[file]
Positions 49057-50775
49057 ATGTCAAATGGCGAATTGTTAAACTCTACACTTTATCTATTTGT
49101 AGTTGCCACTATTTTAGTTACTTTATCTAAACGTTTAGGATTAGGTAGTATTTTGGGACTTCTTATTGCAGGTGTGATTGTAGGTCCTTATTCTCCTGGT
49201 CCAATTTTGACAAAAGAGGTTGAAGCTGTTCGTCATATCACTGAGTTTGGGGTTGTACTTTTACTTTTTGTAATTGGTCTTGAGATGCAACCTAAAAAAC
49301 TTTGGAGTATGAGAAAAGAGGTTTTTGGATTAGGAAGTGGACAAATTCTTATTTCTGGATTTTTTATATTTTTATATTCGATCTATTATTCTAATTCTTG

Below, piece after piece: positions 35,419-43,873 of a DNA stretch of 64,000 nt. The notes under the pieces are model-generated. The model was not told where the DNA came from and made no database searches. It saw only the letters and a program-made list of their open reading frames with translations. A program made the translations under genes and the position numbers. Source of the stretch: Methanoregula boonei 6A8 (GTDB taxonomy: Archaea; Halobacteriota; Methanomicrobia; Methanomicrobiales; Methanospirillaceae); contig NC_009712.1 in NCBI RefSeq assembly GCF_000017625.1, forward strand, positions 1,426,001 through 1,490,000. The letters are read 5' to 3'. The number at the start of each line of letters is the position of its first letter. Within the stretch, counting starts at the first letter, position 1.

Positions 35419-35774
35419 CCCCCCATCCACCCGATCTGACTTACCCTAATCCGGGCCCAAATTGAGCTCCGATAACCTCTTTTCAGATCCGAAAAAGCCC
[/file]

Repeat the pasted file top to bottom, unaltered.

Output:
Positions 49057-50775
49057 ATGTCAAATGGCGAATTGTTAAACTCTACACTTTATCTATTTGT
49101 AGTTGCCACTATTTTAGTTACTTTATCTAAACGTTTAGGATTAGGTAGTATTTTGGGACTTCTTATTGCAGGTGTGATTGTAGGTCCTTATTCTCCTGGT
49201 CCAATTTTGACAAAAGAGGTTGAAGCTGTTCGTCATATCACTGAGTTTGGGGTTGTACTTTTACTTTTTGTAATTGGTCTTGAGATGCAACCTAAAAAAC
49301 TTTGGAGTATGAGAAAAGAGGTTTTTGGATTAGGAAGTGGACAAATTCTTATTTCTGGATTTTTTATATTTTTATATTCGATCTATTATTCTAATTCTTG

Below, piece after piece: positions 35,419-43,873 of a DNA stretch of 64,000 nt. The notes under the pieces are model-generated. The model was not told where the DNA came from and made no database searches. It saw only the letters and a program-made list of their open reading frames with translations. A program made the translations under genes and the position numbers. Source of the stretch: Methanoregula boonei 6A8 (GTDB taxonomy: Archaea; Halobacteriota; Methanomicrobia; Methanomicrobiales; Methanospirillaceae); contig NC_009712.1 in NCBI RefSeq assembly GCF_000017625.1, forward strand, positions 1,426,001 through 1,490,000. The letters are read 5' to 3'. The number at the start of each line of letters is the position of its first letter. Within the stretch, counting starts at the first letter, position 1.

Positions 35419-35774
35419 CCCCCCATCCACCCGATCTGACTTACCCTAATCCGGGCCCAAATTGAGCTCCGATAACCTCTTTTCAGATCCGAAAAAGCCC